Anime Quick Information
|Average Rating: 6.00|
Sarah scored this with 5/10. Disagree?
Captain Yamamoto forbids the Soul Reapers to go to the rescue of Orihime Inoue for in his view, she must have gone to Aizen’s side of her own free will, making her - ergo - a traitor. Does that deter Ichigo? With help from Kisuke Urahara, he sets off for Hueco Mundo anyway, accompanied by Uryuu and Chad, both now much stronger after their long period of training.
In Hueco Mundo Orihime is compelled by Aizen to demonstrate her powers by restoring Grimmjow’s left arm.
Ichigo and friends arrive at some distance from Aizen’s palace of Las Noches and set off through the white desert. It’s not long before they encounter Nel (Little Nell?) and her two brothers, as well as their enormous pet Bawabawa. Nel takes an immediate shine to Ichigo (he’s good with little girls, what with being an older brother and all.) Nel (she may be small but she has to be – with her split mask – an Arrancar) and her two
daft eccentric hollow brothers tag along with the intruders (whose presence has, of course, been noted by Aizen.) Renji and Rukia arrive – against their Captain’s orders – but they all soon find themselves in the Menos Forest, and menaced by the giant Adjuchas and the fire-breathing Gillian that they control. Rukia, separated from the others, is rescued by a mysterious masked figure who – although he looks like a hollow – is wearing Soul Reaper’s robes.
And even if Ichigo and his friends can make their way past the perils of the Menos Forest alive, there are even more bizarre adversaries awaiting them in the bowels of Las Noches.
If you’re looking at the promotional material released with this box-set, you could well be scratching your head – as I was – when reading that: ‘In the depths of Las Noches, Rukia encounters Espada Number Nine, Aaroniero Arruruerie, who removes his mask to reveal a very familiar face – could he really be former – ’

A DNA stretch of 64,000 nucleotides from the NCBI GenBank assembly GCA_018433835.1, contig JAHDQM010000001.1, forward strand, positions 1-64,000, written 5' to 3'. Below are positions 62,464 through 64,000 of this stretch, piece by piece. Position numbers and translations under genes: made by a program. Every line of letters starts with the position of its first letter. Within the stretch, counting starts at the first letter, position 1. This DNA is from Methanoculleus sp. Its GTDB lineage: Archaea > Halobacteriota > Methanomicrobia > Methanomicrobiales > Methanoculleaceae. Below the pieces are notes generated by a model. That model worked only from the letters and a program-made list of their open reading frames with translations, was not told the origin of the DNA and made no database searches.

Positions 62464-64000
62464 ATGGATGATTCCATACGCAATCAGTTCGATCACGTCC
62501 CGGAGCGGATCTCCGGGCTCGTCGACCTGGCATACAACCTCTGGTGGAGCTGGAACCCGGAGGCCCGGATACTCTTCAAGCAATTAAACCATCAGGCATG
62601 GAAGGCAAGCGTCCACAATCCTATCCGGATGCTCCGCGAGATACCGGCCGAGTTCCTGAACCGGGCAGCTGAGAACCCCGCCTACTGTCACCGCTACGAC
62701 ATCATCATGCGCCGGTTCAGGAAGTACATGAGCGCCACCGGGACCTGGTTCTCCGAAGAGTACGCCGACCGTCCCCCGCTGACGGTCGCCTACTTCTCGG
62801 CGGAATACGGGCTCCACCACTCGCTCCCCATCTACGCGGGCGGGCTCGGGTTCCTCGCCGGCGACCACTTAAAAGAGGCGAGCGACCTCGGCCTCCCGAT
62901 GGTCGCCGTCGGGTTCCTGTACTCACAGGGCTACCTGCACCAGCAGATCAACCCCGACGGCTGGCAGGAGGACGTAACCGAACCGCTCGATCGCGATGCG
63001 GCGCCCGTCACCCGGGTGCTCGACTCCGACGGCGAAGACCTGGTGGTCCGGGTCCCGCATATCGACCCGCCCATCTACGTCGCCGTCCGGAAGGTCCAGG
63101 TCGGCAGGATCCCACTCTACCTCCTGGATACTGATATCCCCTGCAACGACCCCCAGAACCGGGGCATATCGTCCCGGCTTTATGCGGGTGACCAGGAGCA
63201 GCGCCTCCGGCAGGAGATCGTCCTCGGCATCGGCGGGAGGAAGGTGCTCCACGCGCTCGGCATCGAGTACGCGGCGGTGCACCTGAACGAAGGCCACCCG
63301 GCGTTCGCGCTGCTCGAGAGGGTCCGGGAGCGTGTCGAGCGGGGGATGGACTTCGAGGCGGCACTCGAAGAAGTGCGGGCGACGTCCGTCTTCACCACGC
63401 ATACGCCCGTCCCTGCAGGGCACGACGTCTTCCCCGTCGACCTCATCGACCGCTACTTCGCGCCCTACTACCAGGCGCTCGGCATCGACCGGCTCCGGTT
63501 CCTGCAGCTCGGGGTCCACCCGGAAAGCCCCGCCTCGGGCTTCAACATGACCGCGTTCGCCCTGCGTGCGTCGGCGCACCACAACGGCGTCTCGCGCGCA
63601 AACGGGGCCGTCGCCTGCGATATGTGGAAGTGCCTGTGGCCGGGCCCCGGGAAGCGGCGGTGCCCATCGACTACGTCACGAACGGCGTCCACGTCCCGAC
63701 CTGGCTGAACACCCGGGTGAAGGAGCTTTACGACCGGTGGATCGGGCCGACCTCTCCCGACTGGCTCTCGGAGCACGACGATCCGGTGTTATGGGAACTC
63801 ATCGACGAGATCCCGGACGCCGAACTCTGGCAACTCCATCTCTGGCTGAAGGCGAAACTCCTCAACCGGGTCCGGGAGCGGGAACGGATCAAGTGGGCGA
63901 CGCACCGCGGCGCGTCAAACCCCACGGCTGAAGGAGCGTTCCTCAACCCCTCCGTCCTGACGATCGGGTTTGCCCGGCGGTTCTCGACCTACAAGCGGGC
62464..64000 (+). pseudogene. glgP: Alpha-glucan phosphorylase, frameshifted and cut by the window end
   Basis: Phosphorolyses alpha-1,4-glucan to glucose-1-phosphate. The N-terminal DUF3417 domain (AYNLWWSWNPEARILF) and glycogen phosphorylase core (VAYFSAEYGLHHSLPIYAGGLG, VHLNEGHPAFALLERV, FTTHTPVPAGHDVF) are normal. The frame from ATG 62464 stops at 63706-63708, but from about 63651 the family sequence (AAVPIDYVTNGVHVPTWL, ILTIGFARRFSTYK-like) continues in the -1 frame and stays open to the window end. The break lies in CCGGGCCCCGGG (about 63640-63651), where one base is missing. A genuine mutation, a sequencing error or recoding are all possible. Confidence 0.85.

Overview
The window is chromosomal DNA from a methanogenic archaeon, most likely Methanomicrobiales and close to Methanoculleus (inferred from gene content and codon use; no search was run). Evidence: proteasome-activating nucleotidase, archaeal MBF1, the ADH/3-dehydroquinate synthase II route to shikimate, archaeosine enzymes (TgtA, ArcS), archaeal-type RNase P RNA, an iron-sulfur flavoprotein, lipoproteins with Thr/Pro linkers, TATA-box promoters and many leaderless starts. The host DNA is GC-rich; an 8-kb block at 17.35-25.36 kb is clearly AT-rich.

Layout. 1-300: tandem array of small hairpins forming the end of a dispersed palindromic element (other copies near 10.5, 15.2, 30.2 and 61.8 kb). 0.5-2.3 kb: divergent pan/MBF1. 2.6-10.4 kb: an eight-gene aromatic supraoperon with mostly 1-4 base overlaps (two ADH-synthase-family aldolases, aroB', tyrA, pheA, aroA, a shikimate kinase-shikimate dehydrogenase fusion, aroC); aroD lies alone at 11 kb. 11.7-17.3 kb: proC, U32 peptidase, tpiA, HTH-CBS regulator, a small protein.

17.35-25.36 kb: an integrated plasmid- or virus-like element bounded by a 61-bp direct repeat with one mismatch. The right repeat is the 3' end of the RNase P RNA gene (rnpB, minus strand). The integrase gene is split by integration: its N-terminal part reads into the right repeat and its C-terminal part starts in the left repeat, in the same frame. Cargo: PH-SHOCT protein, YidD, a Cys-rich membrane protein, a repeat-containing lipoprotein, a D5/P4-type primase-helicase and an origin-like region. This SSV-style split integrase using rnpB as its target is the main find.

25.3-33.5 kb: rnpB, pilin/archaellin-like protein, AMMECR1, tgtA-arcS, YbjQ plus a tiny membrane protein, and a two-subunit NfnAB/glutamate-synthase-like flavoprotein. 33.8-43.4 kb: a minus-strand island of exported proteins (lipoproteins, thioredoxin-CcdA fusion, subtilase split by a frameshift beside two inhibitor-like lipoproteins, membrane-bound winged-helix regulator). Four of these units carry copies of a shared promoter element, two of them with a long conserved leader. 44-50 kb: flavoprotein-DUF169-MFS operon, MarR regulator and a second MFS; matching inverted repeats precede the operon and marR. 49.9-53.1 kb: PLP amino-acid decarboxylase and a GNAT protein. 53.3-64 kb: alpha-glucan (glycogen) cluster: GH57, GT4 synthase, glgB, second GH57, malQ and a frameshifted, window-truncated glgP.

I’ll stop right there, because the episodes described above are not to be found in Bleach Series 7, but Series 8.
The Menos Forest episodes were – I understand – originally going to be included in the manga until Tite Kubo ran out of time and had to abandon them.
As the Hueco Mundo Arc continues, I find myself constantly asking: If Aizen is using the Hogyuoko to create even more weird and wonderful Arrancars, why do they turn out exactly the way they do? They all seem to spring to life fully formed (although in the case of poor Wonderweiss Margera whom we saw being created in Part 1, fully formed is rather far from an accurate description) but if it’s properly explained in the manga, in the anime it’s skimmed over so briefly that I must have missed it. Gin’s Guide to Arrancars at the end of most episodes is played for laughs – or to impart basic information.
Bleach seems to have got itself into a bit of a rut. The story is slowly advancing – if you allow for the Menos Forest diversion – but the pacing of the fights seems to follow the same rhythm and pattern time after time. Seven series in, this tendency to play safe may be inevitable – given the nature of the beast as a weekly shonen show – but it’s also pretty disappointing. At its best, Bleach has proved amazingly entertaining – and Tite Kubo’s characters still have a great deal of potential. But the shonen fight formula needs constant variation (and some extra cash to create new animation) to keep viewers watching and here things just begin to look old. Juggling a vast cast with several story threads running concurrently requires considerable skill – and the writers have intrigued us with brief snatches of genuinely interesting material (Uryuu’s father confronted by Ichigo’s father; Tatsuki’s ability to ‘see’ Ichigo in his Reaper form; Orihime’s dilemma) only to leave the threads dangling for so long that it’s hard to sustain any interest. I’d far rather learn more about the dads – or Tatsuki – than watch another endless sequence of Gillian breathing fire or Nel’s brothers running around in circles, screeching inanely.
Musically speaking, we have “After Dark" by Asian Kung-Fu Generation (whose songs have been used for other TV series, notably Naruto and Fullmetal Alchemist) as the new Opening and "Tane o Maku Hibi" by J-pop artist Atari Kousuke for the new Ending, which shows Ichigo in pensive mood being welcomed by his family.
Extras : Production Art, Textless Closing, and Trailers.
If you love Bleach, you’ll still want to watch this - out of loyalty, if nothing else – but there’s very little here that hasn’t been done before.
Screenshots (click to pop out)
|Score:||5 out of 10|
|Date Published:||Tue, 29 Nov 2011|
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